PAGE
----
There is one last-gasp effort underway by Philadelphia-area people to save the Olympia for future generations. They have developed a promising plan for the restoration and re-berthing of Olympia that would allow the ship to remain here.She really belongs at the Washington Navy Yard - but we don't live in my world.
The solution is to permanently dry-dock Olympia in Dry Dock No. 1 at the Philadelphia Navy Yard.
This approach would save millions of dollars in structural repairs, which would not be required since the ship would not be afloat. Furthermore, the funding required for periodic dry-docking (recommended every 15 to 20 years for museum ships) would be unnecessary. Permanent dry-docking also would ensure no further deterioration of the now razor-thin "wind and water" area of the hull plating.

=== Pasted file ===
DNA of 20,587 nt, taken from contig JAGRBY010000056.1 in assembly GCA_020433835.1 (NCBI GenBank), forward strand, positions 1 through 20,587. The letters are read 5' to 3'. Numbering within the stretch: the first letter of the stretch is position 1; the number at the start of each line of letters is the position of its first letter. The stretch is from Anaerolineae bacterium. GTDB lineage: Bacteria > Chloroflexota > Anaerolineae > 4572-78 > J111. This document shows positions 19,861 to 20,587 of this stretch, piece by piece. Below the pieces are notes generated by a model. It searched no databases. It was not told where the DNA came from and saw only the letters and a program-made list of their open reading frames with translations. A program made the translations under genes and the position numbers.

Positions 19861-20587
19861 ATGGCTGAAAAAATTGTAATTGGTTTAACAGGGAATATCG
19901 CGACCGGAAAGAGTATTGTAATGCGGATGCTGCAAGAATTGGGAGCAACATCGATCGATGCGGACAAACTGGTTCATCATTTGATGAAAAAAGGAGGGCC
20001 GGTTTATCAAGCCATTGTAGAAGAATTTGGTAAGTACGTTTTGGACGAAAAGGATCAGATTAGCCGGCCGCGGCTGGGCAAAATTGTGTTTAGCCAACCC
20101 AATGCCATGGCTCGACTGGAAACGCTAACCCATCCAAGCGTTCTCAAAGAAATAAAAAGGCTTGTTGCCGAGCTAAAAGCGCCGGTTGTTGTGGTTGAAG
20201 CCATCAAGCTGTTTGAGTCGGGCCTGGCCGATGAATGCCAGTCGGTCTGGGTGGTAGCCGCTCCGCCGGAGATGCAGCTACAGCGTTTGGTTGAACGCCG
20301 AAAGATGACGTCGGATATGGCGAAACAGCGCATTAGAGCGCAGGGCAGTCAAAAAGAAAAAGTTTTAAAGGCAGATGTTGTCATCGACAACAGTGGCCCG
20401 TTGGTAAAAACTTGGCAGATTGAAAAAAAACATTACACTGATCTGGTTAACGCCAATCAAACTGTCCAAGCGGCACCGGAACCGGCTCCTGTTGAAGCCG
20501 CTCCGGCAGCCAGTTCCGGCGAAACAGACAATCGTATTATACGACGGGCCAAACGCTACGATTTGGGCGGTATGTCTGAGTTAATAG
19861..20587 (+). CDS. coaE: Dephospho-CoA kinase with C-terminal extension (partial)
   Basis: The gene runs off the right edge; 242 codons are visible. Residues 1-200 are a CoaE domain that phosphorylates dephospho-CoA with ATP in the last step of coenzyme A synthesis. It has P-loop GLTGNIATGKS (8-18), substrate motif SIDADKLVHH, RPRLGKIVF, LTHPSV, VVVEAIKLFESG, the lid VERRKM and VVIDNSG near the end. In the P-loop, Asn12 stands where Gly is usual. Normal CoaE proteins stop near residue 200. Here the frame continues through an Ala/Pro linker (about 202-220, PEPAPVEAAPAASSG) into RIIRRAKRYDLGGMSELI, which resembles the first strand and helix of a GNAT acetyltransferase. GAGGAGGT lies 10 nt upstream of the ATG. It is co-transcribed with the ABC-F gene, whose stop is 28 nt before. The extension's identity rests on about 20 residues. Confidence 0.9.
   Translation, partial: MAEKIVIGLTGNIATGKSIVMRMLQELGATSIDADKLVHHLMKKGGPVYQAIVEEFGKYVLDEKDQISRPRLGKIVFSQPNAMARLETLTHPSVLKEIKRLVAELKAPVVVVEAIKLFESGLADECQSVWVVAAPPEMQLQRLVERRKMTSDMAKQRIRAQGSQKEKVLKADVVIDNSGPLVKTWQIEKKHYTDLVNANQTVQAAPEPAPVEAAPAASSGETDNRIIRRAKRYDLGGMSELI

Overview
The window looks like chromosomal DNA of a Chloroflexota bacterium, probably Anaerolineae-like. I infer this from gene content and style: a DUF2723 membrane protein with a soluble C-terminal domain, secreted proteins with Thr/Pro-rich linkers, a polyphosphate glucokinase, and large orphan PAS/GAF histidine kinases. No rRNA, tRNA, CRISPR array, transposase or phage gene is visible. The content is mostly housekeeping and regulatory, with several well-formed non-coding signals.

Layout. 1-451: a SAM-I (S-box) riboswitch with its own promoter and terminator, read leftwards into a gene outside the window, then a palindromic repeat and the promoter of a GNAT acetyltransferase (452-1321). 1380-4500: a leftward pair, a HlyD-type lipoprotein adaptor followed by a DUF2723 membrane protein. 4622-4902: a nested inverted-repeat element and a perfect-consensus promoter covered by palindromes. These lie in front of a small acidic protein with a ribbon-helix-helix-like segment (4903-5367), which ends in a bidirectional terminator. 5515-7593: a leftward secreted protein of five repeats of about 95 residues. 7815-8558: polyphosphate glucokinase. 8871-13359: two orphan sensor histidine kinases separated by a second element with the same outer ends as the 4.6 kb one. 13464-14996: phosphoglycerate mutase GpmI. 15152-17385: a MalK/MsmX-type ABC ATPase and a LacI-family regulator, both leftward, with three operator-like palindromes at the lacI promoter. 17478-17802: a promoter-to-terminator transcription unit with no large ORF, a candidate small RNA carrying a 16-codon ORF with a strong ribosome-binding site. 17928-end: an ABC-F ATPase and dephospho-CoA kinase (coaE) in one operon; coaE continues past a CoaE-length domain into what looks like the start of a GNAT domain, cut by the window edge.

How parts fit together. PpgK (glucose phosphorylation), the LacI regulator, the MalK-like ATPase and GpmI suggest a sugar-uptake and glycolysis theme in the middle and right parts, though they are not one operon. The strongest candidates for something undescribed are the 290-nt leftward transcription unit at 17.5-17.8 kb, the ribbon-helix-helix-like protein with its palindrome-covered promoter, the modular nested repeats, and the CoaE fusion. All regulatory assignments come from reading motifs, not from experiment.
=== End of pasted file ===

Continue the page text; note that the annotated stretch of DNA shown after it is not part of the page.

Dry Dock No. 1 at the Navy Yard sits idle and is too small to be viable commercially. It is the perfect size for Olympia. The dry dock is itself a historic structure. It is a graving dock designed by and constructed under the supervision of Adm. Robert E. Peary, a famous explorer of the North Pole. It was commissioned in 1891, a year before the launching of Olympia.
The Olympia would be displayed in the dry dock at street level, with a shallow pool of water surrounding her to make her appear to be afloat. In addition to touring the decks and interior of the ship, visitors would be able to go down into the dry dock to see the underwater portion of the hull, as well as the interior of the dry dock itself. At night the ship would be bathed in light, a spectacular sight for airline passengers as they land at Philadelphia International Airport.
I wish the people of Philly good funding and faster decisions.